*Spoilers for several Deathloop puzzles*

You break into the VP’s office and find an electronic safe tucked under her desk. After hacking her computer and sifting through emails you finally find what you’re looking for: an email from the IT guy she’s having an affair with (scandalous) that reveals he wrote the safe combination on the bathroom mirror after their last, ahem, encounter. You head into the bathroom and turn on the hot water to steam up the mirror, revealing the code. You return to the safe and open it to find a stack of goodies. That’s a bingo.

If you’ve played a video game in the last decade, you’ve likely seen dozens of secrets just like this. While these kinds of exploration puzzles are most closely associated with immersive sims and RPGs like Skyrim, Fallout, Dishonored, and Prey, they’re also staples of action-horror games like The Last of Us and Resident Evil.

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Their prevalence can be attributed to the way in which they root the player in the game’s reality, making environments feel like places that exist outside of the moment. They’re an effective way of combining optional challenges with world-building that helps flesh out the story. But if I’m being honest, I think passcodes written on whiteboards and grimy bathroom mirrors are becoming a bit stale.


Don’t get me wrong, I love snooping through work emails as much as the next guy, but there’s only so many ways you can hide a four-digit code before it starts to feel like pandering. What was conceived of as an immersive way to present locks and keys is now a derivative trope, becoming more and more conventional with each new iteration. Finding locker combos just doesn’t have the same magic that it used to, no matter how cleverly the digits are hidden.


Thankfully Deathloop has a fresh approach to these puzzles. Its time loop structure, and perhaps more importantly, the way it handles the passage of time, opens it up to all kinds of new ways to hide codes and doors. There are still plenty of safes with combinations hastily written on nearby scraps of paper, but Deathloop puts all of those “basic” secrets directly along the critical path. Arkane knows that players are plenty familiar with safecracking at this point, so all of the traditional locked door puzzles are just part of the main campaign. However, once you venture off the beaten path and start turning over stones around Blackreef, you’ll quickly discover just how deep and complex Deathloop’s secrets can be.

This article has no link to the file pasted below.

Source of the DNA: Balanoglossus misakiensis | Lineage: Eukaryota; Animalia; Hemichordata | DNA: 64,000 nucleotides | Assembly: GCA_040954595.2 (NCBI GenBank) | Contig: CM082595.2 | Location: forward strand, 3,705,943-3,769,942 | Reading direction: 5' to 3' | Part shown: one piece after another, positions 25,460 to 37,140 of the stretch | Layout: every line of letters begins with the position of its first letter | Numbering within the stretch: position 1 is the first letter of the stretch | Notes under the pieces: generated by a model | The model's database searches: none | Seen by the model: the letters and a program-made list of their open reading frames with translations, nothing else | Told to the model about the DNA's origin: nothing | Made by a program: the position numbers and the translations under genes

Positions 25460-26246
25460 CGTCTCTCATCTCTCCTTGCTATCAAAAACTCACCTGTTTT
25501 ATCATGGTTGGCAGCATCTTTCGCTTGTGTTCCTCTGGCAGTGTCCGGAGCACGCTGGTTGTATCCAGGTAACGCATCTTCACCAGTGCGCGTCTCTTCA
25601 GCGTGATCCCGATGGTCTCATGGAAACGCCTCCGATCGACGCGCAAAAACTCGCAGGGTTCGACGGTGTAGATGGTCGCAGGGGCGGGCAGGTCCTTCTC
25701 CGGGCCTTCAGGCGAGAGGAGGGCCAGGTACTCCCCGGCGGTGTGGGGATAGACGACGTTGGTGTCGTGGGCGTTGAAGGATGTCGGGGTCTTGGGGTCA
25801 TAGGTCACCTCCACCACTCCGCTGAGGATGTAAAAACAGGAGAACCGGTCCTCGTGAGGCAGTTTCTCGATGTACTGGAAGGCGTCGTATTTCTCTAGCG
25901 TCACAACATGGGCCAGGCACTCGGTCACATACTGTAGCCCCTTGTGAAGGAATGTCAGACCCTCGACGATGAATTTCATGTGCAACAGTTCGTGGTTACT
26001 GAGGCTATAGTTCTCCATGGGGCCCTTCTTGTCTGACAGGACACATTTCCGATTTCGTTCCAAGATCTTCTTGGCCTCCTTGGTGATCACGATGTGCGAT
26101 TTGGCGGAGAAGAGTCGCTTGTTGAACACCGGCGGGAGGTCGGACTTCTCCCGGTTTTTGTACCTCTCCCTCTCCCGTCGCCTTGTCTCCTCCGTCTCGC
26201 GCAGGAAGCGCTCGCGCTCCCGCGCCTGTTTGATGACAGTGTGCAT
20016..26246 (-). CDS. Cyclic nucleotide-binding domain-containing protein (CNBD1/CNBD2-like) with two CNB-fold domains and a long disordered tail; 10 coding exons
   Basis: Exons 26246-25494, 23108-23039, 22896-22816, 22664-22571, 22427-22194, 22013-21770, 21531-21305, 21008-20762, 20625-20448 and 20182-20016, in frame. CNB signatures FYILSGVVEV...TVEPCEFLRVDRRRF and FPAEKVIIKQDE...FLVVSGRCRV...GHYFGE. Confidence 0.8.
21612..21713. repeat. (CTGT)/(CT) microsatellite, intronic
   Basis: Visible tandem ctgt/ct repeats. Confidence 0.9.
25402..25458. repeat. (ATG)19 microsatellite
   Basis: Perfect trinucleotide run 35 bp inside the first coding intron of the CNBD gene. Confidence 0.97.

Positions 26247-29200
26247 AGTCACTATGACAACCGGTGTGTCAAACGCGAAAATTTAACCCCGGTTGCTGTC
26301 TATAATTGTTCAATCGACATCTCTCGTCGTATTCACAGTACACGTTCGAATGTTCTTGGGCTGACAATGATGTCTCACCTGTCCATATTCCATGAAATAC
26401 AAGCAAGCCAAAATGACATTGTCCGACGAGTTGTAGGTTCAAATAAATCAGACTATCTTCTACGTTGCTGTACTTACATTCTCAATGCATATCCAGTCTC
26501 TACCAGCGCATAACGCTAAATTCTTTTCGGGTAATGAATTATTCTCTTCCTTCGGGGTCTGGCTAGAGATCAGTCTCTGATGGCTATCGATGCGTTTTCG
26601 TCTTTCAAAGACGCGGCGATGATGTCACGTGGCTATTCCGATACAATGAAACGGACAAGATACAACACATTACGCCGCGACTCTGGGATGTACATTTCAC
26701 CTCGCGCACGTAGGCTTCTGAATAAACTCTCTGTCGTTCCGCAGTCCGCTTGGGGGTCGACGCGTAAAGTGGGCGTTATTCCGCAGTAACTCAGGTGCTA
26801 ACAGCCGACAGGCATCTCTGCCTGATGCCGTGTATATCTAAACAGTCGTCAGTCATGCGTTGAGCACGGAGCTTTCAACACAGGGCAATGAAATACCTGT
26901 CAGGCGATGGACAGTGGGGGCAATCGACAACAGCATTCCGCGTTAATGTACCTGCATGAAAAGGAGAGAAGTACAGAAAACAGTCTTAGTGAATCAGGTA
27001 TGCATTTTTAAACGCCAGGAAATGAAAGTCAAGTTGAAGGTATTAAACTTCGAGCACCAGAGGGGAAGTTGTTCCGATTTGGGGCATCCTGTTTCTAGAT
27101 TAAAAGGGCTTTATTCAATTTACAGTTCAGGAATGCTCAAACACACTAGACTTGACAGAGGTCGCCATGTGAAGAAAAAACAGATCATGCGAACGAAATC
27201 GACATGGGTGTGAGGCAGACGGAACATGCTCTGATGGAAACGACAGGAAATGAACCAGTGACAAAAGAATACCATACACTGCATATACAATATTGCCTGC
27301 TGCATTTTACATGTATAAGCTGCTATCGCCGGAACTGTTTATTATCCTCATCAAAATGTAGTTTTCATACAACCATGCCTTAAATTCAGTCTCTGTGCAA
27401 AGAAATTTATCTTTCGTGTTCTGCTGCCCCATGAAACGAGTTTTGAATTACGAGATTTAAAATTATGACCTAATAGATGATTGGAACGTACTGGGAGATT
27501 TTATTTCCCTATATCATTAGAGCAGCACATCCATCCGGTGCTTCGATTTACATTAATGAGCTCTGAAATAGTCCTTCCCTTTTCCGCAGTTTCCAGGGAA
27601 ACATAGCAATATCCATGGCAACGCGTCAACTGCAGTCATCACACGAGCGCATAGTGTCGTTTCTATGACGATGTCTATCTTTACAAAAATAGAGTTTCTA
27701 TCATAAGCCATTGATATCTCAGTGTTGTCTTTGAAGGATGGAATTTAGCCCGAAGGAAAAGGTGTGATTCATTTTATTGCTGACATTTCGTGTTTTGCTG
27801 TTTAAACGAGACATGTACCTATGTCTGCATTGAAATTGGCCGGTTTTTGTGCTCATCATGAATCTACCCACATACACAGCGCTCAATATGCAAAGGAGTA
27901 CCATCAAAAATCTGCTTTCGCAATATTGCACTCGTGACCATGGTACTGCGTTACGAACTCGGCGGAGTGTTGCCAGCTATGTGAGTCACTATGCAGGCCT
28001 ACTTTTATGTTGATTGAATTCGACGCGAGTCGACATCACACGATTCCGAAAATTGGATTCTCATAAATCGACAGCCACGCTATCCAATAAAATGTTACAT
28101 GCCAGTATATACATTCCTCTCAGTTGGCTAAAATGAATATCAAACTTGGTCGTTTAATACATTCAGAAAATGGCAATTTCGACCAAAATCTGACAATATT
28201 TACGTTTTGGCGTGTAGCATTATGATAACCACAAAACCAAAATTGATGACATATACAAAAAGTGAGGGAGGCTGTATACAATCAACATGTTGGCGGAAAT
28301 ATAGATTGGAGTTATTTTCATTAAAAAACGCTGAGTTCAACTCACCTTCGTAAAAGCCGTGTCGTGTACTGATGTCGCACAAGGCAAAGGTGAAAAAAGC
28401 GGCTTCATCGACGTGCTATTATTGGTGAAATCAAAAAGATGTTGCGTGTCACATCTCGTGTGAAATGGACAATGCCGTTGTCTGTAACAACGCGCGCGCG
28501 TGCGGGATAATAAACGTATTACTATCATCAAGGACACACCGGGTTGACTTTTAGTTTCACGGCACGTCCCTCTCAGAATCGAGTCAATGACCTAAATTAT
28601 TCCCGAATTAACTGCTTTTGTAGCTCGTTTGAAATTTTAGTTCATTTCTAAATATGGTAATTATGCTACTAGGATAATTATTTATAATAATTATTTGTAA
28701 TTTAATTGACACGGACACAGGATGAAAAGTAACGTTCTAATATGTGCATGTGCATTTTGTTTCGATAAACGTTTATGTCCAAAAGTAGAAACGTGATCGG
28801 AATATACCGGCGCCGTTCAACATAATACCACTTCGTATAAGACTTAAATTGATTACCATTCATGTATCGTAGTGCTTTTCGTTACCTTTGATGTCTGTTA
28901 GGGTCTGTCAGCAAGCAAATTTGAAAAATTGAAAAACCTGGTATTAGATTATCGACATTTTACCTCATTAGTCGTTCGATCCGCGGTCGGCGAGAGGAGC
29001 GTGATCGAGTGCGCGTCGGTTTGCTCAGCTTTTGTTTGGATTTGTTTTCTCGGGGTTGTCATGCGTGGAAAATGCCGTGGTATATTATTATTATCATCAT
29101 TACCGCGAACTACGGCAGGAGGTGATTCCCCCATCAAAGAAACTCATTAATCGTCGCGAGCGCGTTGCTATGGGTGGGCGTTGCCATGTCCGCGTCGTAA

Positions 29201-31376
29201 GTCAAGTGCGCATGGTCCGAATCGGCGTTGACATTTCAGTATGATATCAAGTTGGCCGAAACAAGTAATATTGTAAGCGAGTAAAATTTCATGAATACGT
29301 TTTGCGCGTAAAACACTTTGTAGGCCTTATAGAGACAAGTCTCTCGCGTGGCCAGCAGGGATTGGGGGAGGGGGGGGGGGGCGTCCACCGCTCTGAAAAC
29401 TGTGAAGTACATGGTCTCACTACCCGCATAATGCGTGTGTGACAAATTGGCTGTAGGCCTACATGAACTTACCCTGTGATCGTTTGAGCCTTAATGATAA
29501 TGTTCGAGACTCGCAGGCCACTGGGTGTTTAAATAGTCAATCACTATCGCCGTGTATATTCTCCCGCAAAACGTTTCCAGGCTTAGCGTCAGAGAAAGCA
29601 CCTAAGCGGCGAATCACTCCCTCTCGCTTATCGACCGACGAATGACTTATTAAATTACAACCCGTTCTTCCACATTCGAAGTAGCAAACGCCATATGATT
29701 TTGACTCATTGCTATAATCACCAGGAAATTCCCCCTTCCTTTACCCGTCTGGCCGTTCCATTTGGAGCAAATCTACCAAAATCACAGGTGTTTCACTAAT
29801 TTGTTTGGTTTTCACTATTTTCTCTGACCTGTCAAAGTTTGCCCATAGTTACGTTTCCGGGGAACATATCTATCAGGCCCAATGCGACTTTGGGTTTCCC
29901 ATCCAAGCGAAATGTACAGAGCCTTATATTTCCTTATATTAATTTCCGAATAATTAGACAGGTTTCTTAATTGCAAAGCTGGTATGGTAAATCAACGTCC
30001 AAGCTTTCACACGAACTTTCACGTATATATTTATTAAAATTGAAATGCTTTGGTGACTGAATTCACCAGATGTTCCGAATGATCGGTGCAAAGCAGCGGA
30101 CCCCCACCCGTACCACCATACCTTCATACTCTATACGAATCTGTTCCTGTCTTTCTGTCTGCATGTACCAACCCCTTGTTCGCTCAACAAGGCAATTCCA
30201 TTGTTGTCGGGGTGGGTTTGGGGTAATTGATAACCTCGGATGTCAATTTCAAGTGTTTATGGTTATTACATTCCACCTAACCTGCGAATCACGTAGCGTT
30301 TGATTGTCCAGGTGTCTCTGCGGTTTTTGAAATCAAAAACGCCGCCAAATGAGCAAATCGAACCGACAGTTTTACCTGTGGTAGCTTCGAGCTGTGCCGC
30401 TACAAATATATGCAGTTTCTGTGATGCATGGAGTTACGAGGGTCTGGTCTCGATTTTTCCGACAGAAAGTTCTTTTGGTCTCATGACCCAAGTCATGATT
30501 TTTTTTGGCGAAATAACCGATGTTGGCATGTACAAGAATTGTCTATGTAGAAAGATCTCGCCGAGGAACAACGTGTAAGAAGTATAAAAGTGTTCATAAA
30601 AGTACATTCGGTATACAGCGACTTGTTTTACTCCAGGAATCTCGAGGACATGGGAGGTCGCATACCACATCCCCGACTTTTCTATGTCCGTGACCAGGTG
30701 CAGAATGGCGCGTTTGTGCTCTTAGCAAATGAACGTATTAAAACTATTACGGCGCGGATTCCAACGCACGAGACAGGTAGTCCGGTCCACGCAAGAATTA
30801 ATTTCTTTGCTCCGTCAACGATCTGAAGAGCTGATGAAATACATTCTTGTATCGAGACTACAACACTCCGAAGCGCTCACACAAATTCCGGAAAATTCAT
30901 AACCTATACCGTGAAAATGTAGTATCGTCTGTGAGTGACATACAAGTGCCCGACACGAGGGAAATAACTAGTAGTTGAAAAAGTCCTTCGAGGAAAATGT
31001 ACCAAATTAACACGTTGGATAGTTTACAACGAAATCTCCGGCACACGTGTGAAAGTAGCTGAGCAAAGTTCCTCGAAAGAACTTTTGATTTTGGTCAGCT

One of the simplest examples does a great job of demonstrating how Deathloop hides its secrets. If you visit Updaam in the morning, you’ll find a piece of a cannon staged next to the library. Return at noon, and you’ll see the cannon is now partially assembled. If you come back in the afternoon you’ll discover a pair of Eternalists hovering over the cannon. Get close and listen, and you’ll hear an Eternalist inside the cannon explaining that he’s found a trinket that will protect him from getting hurt just as his friends ignite the cannon and launch him into oblivion. Now, return the following afternoon and eliminate the Eternalists before they can set off the cannon. This time, you can approach the cannon and listen to the man inside start to panic that he’s stuck in the chamber and no one is letting him out. If you ignite the canon yourself, you’ll be in the perfect position to see where he lands. In the evening, you can head to Karl’s Bay and climb on top of Hangar 1 to find the trinket: Cat Fall, an upgrade that reduces fall damage.